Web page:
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Why Identity Protection Is Needed Before You Are a Victim

According to a Holiday Survey conducted by Generali Global Assistance, three in four holiday shoppers are concerned about their financial or personal information being compromised due to a data breach this season. This is unsurprising as 2017 is shaping up to be another “Year of the Data Breach” with the number of data records stolen crossing two billion in October, surpassing the 1.9 billion in 2016. With this rising fear, 58 percent of consumers plan to purchase identity protection services in the next two years.

Yet others are adopting a wait and see attitude towards identity protection services. One reason could be the fact that if consumers are victims of a massive data breach, they will usually be offered free identity protection services by the affected company. So, the common thinking would be that you need it only when you are a victim. Is this putting yourself at unnecessary risk?

 

Identity protection needed before you are a victim?

We spoke to Paige Schaffer, President & COO at Generali Global Assistance’s Identity and Digital Protection Services Global Unit, who offers her opinion on this:

“It is critical for consumers to proactively have their own comprehensive identity protection service in place before the inevitable happens. In a lot of breaches we see – and Equifax was a really good example of this – the breach is not disclosed to the public until weeks, or even months, after the actual breach of data took place. This is also when notifications go out to victims and when free identity protection services are offered to them. During this time, however, hackers are able to sell the compromised information on the dark web (black market) and/or commit acts of fraud with it. Identity thieves are well aware of this window of opportunity, and they likely take advantage of that lag in time regularly. Needless to say, by the time a breach victim has activated the free identity protection service that is being offered to them, the hackers could have already done damage.

“Along the same lines, when a breached company offers complimentary identity protection services to victims, they are typically only available at no cost for a specific amount of time (usually one year post-breach). This timeframe is well publicized, which means that hackers are also well aware of when these victims will no longer have protection. Identity thieves are far from impatient so to wait a year, or even two, to utilize that specific compromised data is a no-brainer for them.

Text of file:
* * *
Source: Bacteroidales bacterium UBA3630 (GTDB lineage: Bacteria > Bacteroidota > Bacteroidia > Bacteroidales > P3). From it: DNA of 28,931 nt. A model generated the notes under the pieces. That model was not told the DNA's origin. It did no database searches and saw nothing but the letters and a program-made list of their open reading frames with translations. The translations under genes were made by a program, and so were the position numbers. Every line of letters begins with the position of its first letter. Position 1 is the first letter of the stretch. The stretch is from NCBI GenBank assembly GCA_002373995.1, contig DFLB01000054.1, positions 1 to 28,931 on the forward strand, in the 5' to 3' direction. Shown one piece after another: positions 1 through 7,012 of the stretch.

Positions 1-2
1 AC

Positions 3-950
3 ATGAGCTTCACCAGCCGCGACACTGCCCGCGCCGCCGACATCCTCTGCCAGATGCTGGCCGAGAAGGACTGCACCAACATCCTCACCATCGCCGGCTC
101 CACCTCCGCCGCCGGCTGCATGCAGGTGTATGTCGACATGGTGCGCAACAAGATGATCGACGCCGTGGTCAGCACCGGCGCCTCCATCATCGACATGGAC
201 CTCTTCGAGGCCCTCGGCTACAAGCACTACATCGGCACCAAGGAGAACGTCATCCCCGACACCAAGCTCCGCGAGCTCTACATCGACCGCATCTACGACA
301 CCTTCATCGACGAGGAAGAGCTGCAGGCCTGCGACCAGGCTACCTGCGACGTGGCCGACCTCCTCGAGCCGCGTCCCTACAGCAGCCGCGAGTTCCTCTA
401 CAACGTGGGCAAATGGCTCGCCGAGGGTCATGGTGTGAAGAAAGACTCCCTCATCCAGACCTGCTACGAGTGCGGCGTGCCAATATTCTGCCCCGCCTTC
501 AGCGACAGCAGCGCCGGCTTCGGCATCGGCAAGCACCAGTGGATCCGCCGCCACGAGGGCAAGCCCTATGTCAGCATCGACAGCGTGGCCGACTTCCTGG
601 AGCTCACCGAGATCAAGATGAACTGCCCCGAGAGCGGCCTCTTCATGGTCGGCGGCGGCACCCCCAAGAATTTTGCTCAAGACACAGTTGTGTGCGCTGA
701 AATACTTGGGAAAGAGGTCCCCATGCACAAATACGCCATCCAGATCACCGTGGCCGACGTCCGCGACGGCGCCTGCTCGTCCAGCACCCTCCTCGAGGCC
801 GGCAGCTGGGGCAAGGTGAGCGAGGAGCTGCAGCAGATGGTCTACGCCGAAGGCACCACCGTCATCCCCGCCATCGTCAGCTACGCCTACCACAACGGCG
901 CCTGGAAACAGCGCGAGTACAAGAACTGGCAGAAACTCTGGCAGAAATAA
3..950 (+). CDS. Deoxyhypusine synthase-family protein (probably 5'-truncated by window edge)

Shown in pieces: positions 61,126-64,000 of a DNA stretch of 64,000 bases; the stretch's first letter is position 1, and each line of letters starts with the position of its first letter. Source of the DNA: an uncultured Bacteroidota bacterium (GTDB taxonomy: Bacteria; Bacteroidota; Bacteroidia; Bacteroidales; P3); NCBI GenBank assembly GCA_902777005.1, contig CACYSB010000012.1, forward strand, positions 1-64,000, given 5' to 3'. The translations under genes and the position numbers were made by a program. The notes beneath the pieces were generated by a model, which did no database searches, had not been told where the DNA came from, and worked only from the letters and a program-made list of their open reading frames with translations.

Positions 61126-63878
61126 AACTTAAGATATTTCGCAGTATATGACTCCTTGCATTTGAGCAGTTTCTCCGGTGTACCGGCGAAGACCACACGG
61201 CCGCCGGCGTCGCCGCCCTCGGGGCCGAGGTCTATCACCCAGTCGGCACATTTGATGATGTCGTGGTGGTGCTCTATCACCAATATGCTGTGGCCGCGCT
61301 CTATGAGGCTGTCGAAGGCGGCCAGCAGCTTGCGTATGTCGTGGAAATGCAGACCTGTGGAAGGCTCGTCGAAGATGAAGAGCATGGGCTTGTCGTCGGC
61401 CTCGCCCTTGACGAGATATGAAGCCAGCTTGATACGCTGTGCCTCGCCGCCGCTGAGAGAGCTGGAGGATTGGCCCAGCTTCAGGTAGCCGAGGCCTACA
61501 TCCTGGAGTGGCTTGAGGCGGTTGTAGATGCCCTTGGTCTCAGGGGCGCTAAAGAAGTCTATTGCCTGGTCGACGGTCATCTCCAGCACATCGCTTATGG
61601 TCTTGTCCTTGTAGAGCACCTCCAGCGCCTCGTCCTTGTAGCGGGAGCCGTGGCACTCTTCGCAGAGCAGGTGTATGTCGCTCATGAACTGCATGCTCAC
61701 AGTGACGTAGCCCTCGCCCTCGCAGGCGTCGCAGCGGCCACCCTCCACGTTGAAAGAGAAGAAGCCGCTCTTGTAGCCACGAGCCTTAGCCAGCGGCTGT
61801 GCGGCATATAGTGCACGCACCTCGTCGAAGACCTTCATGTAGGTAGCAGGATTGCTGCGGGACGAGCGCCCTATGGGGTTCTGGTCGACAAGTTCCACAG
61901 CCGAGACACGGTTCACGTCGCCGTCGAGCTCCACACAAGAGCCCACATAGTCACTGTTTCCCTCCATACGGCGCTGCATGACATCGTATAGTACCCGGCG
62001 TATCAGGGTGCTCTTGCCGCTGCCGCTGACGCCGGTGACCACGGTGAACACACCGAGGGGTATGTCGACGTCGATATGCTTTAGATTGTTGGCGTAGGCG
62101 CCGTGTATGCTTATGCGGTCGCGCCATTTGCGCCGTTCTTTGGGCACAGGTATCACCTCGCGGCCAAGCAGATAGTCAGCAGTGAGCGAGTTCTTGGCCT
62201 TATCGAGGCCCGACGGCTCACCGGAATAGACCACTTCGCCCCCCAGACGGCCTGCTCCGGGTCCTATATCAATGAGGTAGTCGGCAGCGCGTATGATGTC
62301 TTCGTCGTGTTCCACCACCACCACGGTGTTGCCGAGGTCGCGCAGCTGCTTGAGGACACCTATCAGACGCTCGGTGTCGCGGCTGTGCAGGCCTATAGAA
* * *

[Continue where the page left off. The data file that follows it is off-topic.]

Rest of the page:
“Lastly, almost all free, post-breach identity protection services are purely monitoring-based. Much of the time, these services are essentially just credit monitoring, which means the user would be alerted if there is a new credit inquiry, a change in their credit profile, etc. But what happens if they find out there’s a new loan in their name showing up on their credit report? That would unfortunately be up to the breach victim to resolve on their own. Resolving identity fraud is the scary, frustrating, time-consuming piece – and that’s what all of these free identity protection services are missing.

“The fact remains that these free services are far from adequate, which is why having a comprehensive identity protection plan in place to begin with is most optimal for consumers. At this point, we all should assume our information is already out there and that it’s only a matter of time until some sort of incident occurs impacting our identities. For consumers to wait until they’re notified that their information was part of a breach is reactive rather than proactive, to say the least, and this can mean the difference between effective and ineffective identity protection.”

Sarah Meyer

Staff Writer at CPO Magazine
Sarah Meyer is a technology writer for more than 10 years. She writes on public policy issues with a focus on cybersecurity and personal data protection. Sarah has previously worked for large multinational cybersecurity companies in the areas of government relations and public policy engagement.

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